GYS’s Neil Pulsford explains the latest developments in battery support units.
Car makers first started using battery support units in the mid-to-late noughties. The first units were low powered, perhaps 25A, and had little or no functionality; you switched it on or you switched it off.
The requirements for battery support are now widely understood. Technicians are aware of the electronic loading that a vehicle can place on the battery when the vehicle is in a ‘key on, engine off’ condition. With a vehicle drawing 20A, or 40A, or even 100A, a typical 60 or 70Ah battery will be unable to sustain that demand for more than a few minutes before the voltage drops, with the result being the electronic control system in the vehicle starting to run into difficulties.
Whilst we know the products as battery support units, they are really ‘voltage stabilisation units’. During diagnostic or programming work on a vehicle, the critical element is that the voltage operating in the vehicle is at both a sufficient level – typically 13.5V, or even up to 14.8V on some vehicles – and that the voltage is constant and stable. Due to the power consumed by the vehicle, the battery cannot sustain the electronic system for long, so the battery support unit takes over. It performs two functions for battery support, maintaining the voltage at the set level and instantaneously providing current to the vehicle to match the current draw at that moment.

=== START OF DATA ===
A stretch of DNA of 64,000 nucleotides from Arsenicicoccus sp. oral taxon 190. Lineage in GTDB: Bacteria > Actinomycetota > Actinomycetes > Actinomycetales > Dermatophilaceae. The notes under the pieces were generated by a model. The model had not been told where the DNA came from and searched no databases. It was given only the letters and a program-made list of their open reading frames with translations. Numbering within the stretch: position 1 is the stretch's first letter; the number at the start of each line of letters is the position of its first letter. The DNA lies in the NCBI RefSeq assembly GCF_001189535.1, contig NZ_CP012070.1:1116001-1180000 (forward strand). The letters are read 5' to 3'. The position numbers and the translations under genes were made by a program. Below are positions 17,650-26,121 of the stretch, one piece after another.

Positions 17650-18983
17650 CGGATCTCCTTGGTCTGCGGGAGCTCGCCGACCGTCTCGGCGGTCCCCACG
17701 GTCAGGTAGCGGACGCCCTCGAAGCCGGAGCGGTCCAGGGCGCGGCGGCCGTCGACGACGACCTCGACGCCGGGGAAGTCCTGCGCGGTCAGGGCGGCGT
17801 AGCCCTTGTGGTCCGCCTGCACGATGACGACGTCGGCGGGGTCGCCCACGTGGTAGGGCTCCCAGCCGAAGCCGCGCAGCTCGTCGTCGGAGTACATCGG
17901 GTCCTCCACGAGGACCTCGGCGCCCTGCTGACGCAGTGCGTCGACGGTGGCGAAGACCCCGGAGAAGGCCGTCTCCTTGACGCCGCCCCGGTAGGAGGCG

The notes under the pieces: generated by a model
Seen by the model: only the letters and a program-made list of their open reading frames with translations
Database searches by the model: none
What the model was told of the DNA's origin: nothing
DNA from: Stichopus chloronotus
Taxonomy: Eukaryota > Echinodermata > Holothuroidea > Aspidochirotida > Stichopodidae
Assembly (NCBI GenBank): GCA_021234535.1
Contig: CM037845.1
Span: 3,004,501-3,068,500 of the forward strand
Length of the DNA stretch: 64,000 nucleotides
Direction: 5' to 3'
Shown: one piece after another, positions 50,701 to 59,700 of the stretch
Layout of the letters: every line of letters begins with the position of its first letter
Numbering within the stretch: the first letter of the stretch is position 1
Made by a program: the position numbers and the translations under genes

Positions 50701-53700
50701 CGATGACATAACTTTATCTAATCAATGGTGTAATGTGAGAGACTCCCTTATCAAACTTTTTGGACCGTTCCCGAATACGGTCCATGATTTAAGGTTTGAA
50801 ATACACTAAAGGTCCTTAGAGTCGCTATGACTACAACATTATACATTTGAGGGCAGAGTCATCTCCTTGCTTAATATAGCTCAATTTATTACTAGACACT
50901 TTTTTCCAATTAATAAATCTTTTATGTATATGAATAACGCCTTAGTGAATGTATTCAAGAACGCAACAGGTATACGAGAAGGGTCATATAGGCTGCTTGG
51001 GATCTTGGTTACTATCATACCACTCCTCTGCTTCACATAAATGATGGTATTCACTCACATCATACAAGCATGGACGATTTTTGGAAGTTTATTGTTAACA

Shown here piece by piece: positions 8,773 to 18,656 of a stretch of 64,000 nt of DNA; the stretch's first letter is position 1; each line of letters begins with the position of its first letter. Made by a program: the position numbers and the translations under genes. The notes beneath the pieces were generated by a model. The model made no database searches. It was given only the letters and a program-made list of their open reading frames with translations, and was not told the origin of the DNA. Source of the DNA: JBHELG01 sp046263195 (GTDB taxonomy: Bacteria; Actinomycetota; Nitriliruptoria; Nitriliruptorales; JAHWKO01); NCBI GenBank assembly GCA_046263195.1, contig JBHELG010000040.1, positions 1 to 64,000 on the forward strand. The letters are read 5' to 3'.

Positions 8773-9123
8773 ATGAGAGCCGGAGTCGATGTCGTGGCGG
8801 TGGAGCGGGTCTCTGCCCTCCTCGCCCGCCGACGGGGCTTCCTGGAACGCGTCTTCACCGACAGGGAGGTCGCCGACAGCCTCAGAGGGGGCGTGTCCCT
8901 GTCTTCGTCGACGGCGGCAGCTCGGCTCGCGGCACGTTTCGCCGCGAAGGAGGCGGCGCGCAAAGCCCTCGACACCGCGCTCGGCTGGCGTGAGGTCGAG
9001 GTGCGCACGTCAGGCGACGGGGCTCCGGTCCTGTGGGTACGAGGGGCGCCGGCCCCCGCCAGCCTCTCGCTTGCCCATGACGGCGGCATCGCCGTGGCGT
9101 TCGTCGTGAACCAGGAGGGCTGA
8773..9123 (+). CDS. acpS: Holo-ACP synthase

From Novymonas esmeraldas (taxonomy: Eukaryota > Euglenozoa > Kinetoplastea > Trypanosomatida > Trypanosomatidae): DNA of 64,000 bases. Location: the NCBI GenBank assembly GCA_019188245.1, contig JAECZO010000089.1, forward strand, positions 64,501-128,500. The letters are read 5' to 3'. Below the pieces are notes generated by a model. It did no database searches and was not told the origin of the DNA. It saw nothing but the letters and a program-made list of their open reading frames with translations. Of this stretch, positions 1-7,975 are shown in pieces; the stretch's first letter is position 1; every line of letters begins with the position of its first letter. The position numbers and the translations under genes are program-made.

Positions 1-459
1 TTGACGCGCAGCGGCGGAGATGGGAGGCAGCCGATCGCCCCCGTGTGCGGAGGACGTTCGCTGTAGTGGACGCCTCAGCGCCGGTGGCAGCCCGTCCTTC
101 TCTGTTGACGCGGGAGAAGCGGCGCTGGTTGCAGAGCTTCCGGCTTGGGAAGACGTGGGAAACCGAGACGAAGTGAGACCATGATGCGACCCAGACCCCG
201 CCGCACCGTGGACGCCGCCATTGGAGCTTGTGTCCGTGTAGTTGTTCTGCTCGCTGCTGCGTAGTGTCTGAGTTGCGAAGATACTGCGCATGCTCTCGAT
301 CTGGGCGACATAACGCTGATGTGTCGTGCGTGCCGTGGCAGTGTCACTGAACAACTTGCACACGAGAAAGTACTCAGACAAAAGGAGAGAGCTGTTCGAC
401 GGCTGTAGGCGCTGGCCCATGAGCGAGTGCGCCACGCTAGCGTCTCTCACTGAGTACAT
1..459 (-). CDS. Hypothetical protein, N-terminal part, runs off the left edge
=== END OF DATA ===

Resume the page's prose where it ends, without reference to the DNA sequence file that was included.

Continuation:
Without even considering alternatively fuelled vehicles, the increase in complexity of the electronic systems on ICE cars over the last 10 years has been transformational. This has resulted in car makers specifying ever more output capability to support vehicles during programming, with 100A, or even 120A, being typical nowadays. Considering that to charge a battery typically around 7A is what is needed, we can see that 100A is at another level.
Though GYS is now the largest manufacturer of battery support units, much of the functionality expansion of the product comes from the car makers. Consequently, last year, the company launched the GYSFlash 121 CNT – CNT denoting ‘connected’ – which not only raised the output to 120A, but opened up comprehensive connectivity to the product. With new development having been developed, these units now offer future upgradeability and the ability to record the charge data.
As well as increasing energy demands for the vehicle, the occasions when battery support is essential are also expanding. Originally for basic diagnostic and programming tasks, including service resets and electronic hand brake adjustment, we now see windscreen replacement needing programming and battery support. The proliferation of ADAS and its maintenance now requires the windscreen and bodyshop sector to be as engaged to the mechanical sector as to the battery support requirements.